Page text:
Show kerning in Text View without Ruler

Lot of things I don’t miss about Fonlab, but I do miss this such feature from FontLab, where those little lines under the glyph always show, no matter what point size if there is kerning existing.

This is in Glyphs app I understand but only zoomed in AND the ruler must be enabled which is slowing down rendering as it is calculating all numbers.

Also: Is it possible to list all kerning pairs of a font in the text view? So I can open ‘Kerning’, select all, and all kerning pairs will be in the text?

Even better would be allow automatically show ‘Context’, i.e. for /comma:

HOH,HOH
HHH,HHH
OOO,ooo
XHX,xox

Last question, is it possible to use a method with “|” bar like in Metrics to refer to the other side of a glyphs? For example in symmetrical letters like vwVWOo

What you want to achieve can be done by stepping through kerning pairs, using placeholders and sample strings.
http://www.glyphsapp.com/tutorials/kerning

I do not understand your last question. What would you use this for? What do you want to achieve?

You mean the blue and yellow overlay? I will see what I can do.

This is an interesting idea.
Great idea!!
That would be very useful!
Do you mean this: ctrl-opt = kerning the left side cmd-opt = kerning the right side ... in combination with left/right arrows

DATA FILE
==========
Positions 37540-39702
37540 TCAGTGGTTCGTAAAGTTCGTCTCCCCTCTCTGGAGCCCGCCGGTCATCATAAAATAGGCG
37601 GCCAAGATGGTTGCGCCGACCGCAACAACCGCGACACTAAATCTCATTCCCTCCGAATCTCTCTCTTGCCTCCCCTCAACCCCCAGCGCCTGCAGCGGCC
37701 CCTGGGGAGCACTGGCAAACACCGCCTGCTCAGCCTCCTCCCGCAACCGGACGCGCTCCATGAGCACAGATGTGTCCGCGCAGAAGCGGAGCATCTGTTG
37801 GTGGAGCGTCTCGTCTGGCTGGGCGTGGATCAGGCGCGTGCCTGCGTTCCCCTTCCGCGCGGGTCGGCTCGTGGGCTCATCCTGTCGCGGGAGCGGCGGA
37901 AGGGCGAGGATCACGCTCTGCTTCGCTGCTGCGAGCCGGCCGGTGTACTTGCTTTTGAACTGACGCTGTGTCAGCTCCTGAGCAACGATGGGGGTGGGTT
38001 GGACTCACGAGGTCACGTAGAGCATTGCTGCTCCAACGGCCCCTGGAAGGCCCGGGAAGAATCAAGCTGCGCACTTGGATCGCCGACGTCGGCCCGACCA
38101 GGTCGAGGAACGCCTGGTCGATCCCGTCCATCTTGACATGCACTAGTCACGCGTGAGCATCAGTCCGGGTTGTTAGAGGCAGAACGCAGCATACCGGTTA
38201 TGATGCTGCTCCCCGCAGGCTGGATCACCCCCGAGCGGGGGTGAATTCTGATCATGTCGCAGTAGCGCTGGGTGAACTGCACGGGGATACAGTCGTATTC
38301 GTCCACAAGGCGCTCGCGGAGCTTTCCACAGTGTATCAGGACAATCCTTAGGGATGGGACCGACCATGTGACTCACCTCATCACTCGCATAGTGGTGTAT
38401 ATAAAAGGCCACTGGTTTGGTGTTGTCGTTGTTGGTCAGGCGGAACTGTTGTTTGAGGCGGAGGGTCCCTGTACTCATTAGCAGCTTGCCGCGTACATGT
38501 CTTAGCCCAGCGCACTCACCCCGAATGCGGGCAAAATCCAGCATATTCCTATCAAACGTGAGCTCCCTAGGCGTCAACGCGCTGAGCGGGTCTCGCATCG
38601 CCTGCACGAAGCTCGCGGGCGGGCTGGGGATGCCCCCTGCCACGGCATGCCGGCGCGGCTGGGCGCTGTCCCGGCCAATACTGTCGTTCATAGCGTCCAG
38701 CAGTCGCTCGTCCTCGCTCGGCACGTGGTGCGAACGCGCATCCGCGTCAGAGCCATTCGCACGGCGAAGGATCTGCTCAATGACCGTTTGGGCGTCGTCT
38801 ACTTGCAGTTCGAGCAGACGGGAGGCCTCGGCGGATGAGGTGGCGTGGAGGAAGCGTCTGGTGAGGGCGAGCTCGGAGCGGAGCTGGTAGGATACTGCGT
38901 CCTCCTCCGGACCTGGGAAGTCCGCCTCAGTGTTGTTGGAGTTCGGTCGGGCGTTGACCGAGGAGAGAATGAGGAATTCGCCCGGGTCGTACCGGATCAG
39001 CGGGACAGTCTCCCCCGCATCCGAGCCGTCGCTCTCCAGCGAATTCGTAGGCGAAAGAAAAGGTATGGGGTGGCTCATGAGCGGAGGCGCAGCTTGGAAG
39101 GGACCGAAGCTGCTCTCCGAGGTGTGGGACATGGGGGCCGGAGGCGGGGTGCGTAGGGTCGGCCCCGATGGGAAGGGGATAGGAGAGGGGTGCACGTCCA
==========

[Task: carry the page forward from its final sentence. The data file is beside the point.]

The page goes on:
I mean like how with metrics you can link to the other side of a metric with “|”, like Left /u metric: =|n.

I am not sure about details but basically I find that I have to repeat, double check metrics like /v/o/v, /v/period/v etc, when one should be able to take that redundancy out since it will be the same for some glyphs.

He meant you would put the ‘|’ in the kerning field.

OK, I can see /v/o and /o/v, or, more generally symmetric letters to each other. But for these cases, you can use the cmd-opt shortcut:

  1. Type /v/o/v,
  2. move your cursor in front of the /o
  3. adjust kerning for /v/o with ctrl-opt,
  4. and (without moving the cursor) for /o/v with cmd-opt.

It is quicker because you can keep your fingers on the keyboard, and it is safer because you always see what you are doing. The example you state yourself, /v/period and /period/v, can be a bad idea, at least for reading type. And seeing that right away helps.

On this same topic, why doesn’t the ruler’s measurements change after kerning is applied? I’d like to be able to see and compare the space between letters shapes after kerning is applied